Research makes a real-world impact
Six decades ago, the Vancouver Aquarium Marine Science Centre opened as a small outpost in Stanley Park to teach local residents about the marine life in their own backyard. It’s amazing how we’ve grown. This year, we celebrated our 60th anniversary as a leading marine science organization committed to marine conservation, research and education on a global scale.
Our fieldwork plays a huge role in reaching that aim. From monitoring killer whale populations with cutting-edge drone technology to engaging the public in wildlife surveys, our experts are dedicated to increasing our collective knowledge of the underwater world.
This summer, Aquarium research associate Dr. Valeria Vergara applied her expertise to saving endangered beluga whales in Quebec’s St. Lawrence Estuary, where wild populations have plummeted from 10,000 individuals in the 1880s to around 900 today. Building on her work with wild belugas in Nunavut’s Cunningham Inlet, Vergara is investigating whether noise pollution from shipping and industrial activity may be interfering in contact calls between mothers and calves — calls she originally identified at the Aquarium by working with mother-son belugas Aurora and Tuvaq.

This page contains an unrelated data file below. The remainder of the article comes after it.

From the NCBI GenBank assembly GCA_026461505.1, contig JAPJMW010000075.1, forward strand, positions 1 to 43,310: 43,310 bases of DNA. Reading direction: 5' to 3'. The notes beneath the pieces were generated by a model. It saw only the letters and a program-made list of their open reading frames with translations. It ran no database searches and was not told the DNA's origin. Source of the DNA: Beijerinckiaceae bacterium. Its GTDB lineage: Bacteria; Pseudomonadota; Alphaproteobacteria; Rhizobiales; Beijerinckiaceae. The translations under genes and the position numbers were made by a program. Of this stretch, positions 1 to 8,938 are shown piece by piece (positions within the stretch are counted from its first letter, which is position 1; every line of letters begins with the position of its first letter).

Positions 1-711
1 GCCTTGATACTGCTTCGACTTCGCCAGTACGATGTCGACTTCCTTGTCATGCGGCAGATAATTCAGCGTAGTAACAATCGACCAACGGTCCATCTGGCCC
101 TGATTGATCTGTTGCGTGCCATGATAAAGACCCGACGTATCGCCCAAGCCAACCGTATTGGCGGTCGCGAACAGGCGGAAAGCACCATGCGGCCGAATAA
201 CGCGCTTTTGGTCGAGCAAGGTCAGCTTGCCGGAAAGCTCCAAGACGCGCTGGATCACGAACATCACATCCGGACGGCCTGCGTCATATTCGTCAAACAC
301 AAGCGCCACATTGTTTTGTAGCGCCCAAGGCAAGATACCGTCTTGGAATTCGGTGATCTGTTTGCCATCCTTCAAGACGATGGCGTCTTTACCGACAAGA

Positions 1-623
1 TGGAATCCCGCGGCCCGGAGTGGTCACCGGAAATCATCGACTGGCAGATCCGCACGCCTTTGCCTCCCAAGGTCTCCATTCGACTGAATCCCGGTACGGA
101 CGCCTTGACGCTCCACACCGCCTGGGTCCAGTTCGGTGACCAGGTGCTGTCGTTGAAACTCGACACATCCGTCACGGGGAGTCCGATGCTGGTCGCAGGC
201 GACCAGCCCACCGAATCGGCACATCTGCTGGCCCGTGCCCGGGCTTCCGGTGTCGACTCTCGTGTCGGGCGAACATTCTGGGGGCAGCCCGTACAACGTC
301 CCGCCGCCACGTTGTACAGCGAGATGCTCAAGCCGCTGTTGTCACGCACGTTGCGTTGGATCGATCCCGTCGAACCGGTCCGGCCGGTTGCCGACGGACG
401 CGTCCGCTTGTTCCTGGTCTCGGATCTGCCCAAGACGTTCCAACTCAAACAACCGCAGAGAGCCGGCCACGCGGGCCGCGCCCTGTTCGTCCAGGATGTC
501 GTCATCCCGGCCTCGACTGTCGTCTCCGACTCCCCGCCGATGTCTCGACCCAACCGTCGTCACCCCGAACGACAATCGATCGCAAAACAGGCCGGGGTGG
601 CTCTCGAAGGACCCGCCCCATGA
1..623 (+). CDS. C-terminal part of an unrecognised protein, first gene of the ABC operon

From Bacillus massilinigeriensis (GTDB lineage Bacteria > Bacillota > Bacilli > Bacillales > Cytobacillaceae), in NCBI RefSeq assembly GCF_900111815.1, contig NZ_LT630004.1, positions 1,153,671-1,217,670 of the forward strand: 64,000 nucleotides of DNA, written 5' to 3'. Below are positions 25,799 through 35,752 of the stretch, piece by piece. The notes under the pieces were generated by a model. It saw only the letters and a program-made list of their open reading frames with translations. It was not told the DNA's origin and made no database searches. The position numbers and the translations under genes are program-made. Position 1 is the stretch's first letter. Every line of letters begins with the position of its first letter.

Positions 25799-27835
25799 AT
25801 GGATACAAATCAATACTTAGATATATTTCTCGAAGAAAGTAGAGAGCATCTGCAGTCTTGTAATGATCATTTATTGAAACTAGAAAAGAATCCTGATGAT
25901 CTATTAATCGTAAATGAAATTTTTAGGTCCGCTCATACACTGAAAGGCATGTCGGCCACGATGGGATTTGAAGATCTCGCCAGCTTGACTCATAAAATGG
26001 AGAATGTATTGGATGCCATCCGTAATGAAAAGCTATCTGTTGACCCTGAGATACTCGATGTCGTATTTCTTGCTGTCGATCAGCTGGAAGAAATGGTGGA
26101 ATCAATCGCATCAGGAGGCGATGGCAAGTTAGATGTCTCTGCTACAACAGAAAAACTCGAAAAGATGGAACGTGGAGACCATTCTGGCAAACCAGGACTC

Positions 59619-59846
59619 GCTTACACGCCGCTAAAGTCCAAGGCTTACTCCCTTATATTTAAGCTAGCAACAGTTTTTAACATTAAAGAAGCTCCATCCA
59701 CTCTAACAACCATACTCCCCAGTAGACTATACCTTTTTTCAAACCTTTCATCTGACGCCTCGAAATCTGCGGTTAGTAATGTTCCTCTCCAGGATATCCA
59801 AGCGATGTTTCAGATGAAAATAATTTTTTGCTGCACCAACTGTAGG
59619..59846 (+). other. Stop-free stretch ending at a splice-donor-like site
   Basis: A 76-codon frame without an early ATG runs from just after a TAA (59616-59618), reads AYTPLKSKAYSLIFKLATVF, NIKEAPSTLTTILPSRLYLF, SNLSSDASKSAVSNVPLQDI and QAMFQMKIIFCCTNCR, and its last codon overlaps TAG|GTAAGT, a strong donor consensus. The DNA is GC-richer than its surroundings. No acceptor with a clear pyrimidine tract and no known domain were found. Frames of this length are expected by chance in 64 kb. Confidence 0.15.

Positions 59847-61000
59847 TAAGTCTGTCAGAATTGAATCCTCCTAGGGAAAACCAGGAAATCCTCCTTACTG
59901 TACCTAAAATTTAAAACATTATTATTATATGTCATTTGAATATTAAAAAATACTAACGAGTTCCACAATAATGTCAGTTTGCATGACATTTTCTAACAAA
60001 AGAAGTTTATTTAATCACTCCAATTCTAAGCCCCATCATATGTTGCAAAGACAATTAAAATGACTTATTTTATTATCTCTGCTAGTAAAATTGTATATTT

Vergara’s groundbreaking work is shedding light on the mystery surrounding the decline of belugas in the Saint Lawrence, and could help set standards and policies that will reduce the impact of human activity on these intensely social whales and other marine life.
It’s just one example of the way our researchers are contributing to a better understanding of how marine species are being affected by human activity in our rapidly changing world — and what we can do to protect them for future generations.